I write this shortly after the close of the General Convention as I continue to reflect upon the events of those full and demanding days in Columbus, Ohio. I now want to offer a few early observations.
The first is that we are looking beyond ourselves and are actively engaged in God’s work of reconciling all things to himself in Christ. A review of actions taken makes that very plain.
The prominence given to the United Nations Millennium Development Goals is a concrete sign of our commitment to mission for the sake of the world.. The archbishop of York, who was with us at my invitation, said in his remarks to the House of Bishops that he could see this commitment to mission and that our love for the Lord is deep.
My second observation is that we are indeed a community able to embrace difference. I also was made profoundly aware that in the midst of our diverse opinions there is a strong and solid center that is able to make room for many points of view while sharing a common understanding of what it means to be church together in mission for the sake of the world.
Third, I am profoundly aware that we are a worshipping church, and our daily grounding in Word and Sacrament helped to orient us and provide perspective on the multifaceted and complex work that lay before us each day.
The fourth is that we are a community able to listen to one another and thereby allow our perspectives to be enlarged. There were many instances in the course of the convention – during hearings and committee meetings, as well as on the floor of the two houses – when the costly discipline of listening and receiving and making room for the “other” was much in evidence.
The practice of conversation is a discipline I have spoken about frequently over the last nine years. By conversation I do not mean superficial discourse, but rather listening with an undefended heart to the words and experience of the “other” whose perspectives, and possibly very being, may appear to us as dangerous or threatening.
One of the saddest realities of present-day life, both in the church and beyond, is that we tend to lead with our conclusions. We do not take the time to solicit from one another respectfully, and with care, the presuppositions that have led us to our conclusions. In conversation, we have to take that time. While acknowledging another’s conclusions, we then must ask: “Now help me understand how you got there – and let me share with you how I got to where I am.” I believe that we as a church are increasing in our ability to think with others and not simply about them.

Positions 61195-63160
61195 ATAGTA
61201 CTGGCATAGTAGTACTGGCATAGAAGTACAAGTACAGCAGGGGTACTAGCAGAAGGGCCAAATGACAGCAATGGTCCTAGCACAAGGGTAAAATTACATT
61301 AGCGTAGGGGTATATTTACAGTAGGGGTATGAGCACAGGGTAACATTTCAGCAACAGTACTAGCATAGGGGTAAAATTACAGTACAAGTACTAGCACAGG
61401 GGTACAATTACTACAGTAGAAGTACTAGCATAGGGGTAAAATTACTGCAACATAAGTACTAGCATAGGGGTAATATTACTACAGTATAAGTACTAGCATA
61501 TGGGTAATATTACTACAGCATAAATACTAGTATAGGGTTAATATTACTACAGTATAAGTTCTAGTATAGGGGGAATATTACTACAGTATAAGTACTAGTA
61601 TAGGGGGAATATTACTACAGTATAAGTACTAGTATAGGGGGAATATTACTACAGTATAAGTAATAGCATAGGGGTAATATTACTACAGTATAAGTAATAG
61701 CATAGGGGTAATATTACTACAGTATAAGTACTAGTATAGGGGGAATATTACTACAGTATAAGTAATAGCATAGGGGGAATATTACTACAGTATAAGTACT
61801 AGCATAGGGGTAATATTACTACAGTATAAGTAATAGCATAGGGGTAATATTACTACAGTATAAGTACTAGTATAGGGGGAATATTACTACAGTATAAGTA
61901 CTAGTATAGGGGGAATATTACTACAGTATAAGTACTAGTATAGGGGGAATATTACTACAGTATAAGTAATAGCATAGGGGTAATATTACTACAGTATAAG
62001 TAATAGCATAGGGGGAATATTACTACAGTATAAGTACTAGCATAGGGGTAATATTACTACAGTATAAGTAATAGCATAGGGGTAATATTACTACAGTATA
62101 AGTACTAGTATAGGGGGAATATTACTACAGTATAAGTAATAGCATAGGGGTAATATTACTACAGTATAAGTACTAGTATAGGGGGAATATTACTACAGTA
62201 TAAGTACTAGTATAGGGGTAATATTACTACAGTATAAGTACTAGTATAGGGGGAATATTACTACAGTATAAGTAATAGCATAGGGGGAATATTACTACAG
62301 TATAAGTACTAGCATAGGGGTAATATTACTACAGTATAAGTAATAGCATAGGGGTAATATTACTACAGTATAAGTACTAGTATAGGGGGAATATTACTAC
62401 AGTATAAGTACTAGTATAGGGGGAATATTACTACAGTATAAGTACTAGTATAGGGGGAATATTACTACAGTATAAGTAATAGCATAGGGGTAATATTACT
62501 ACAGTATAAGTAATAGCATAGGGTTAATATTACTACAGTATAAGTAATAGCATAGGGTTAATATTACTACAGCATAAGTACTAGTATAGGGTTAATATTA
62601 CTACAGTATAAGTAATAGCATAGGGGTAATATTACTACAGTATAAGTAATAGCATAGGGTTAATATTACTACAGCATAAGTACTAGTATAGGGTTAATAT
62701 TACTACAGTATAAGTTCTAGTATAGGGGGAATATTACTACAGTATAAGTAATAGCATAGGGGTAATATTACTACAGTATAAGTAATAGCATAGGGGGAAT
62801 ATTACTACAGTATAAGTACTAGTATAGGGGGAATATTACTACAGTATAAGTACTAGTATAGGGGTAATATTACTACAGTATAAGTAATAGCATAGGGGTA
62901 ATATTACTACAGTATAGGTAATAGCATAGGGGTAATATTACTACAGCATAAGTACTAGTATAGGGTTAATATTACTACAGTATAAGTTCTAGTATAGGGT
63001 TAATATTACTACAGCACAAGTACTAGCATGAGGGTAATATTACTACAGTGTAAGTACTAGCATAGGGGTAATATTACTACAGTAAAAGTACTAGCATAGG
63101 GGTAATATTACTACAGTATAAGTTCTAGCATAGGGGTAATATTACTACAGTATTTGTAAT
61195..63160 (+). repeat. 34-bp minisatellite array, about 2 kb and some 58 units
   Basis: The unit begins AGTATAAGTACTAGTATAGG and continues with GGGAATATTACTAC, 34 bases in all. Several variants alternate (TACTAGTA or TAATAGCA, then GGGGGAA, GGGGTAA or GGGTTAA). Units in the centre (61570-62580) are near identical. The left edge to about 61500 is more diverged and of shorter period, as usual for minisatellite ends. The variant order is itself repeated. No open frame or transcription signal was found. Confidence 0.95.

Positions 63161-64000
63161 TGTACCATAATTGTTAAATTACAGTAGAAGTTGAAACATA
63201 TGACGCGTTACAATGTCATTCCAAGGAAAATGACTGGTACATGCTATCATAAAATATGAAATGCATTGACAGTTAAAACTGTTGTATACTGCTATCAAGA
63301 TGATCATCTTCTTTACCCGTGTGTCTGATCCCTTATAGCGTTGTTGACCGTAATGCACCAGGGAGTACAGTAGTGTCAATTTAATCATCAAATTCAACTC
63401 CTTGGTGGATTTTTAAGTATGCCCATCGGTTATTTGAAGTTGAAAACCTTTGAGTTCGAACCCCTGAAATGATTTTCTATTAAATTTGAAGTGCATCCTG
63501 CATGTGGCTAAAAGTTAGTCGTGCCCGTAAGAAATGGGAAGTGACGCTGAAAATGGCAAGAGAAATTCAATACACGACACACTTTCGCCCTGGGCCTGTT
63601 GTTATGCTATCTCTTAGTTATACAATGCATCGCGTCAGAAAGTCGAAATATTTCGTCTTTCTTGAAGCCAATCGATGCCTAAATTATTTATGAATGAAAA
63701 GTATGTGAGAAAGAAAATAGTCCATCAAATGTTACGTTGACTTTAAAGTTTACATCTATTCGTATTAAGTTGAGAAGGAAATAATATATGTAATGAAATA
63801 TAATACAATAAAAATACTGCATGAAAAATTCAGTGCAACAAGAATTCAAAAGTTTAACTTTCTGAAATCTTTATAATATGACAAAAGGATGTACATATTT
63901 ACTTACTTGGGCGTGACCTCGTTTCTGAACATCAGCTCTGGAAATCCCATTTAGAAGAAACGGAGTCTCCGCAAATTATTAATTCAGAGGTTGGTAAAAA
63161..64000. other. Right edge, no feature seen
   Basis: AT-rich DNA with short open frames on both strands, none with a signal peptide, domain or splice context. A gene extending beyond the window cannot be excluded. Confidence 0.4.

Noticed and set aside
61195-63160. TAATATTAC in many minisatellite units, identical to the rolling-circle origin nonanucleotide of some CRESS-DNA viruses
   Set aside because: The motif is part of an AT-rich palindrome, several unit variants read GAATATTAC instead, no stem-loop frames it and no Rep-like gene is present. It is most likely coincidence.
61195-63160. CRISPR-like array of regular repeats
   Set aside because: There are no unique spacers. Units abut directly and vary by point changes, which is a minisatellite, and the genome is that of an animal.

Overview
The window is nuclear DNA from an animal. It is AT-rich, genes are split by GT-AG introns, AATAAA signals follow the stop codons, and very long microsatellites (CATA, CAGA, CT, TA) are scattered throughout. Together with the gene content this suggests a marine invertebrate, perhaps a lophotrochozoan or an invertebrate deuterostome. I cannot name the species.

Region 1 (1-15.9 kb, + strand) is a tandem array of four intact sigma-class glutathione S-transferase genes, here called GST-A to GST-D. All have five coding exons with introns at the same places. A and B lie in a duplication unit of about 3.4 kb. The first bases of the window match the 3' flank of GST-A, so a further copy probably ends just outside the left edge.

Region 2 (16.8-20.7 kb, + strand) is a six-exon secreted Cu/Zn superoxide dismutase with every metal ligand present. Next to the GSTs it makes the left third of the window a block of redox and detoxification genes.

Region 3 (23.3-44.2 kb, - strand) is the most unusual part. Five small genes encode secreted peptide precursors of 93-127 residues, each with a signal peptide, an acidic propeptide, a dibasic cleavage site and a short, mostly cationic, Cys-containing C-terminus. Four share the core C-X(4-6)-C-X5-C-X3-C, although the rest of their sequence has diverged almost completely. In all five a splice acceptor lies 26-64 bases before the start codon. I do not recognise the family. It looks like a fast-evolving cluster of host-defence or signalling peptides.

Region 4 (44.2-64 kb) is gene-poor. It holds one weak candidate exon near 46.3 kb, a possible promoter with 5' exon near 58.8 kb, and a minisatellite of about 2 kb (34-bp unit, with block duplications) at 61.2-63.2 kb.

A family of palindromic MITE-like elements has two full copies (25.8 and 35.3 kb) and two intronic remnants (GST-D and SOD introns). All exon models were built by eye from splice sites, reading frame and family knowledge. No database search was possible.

John E. Lawyer, in an article titled “Conversatio in the Rule of St. Benedict,” which appeared in Cistercian Studies, noted that conversation and conversion come from the same Latin root. Conversation is related to the passive form of the Latin verb conversare, which means "to turn around." In its passive form, it becomes conversari, "to be turned around." In the Rule of St. Benedict, conversatio is used to describe the fundamental dynamic of monastic life: being turned around again and again by life in community and all that living with others entails.
Conversatio presupposes that truth is discovered largely through relationship with others as we encounter their truth, which we pray reflects the truth which is in Christ. Persons who are willing to enter into the exacting demands of conversation will find themselves drawn more deeply into the mystery of communion with Christ who is the Truth.
One of the most difficult conversations in the course of the convention had to do with a call to standing committees and bishops with jurisdiction to “exercise restraint by not consenting to the consecration of any candidate to the episcopate whose manner of life presents a challenge to the wider church and will lead to further strains on communion.” A difficult and costly decision was made with the passage of this resolution by a very strong majority in both houses.
In June of 2005, the Anglican Consultative Council took positive steps to initiate across the Anglican Communion the listening and study process on human sexuality. This process was the subject of a resolution at the Lambeth Conference in 1998 in which the bishops committed themselves “to listen to the experience of homosexual persons.”
I am very grateful that at long last the listening process has begun. It is my sense that one of the consequences of our difficult conversations and decisions around sexuality at the General Convention is that we have created space so the global conversation on sexuality, which includes the voices of gays and lesbians, can at last begin.
It is my earnest prayer that, as the listening process unfolds; deep conversation will take place across the communion that will allow us, in the midst of our differences, to discern the presence of Christ in one another. May we then be drawn together with a renewed sense of mission for the sake of the world.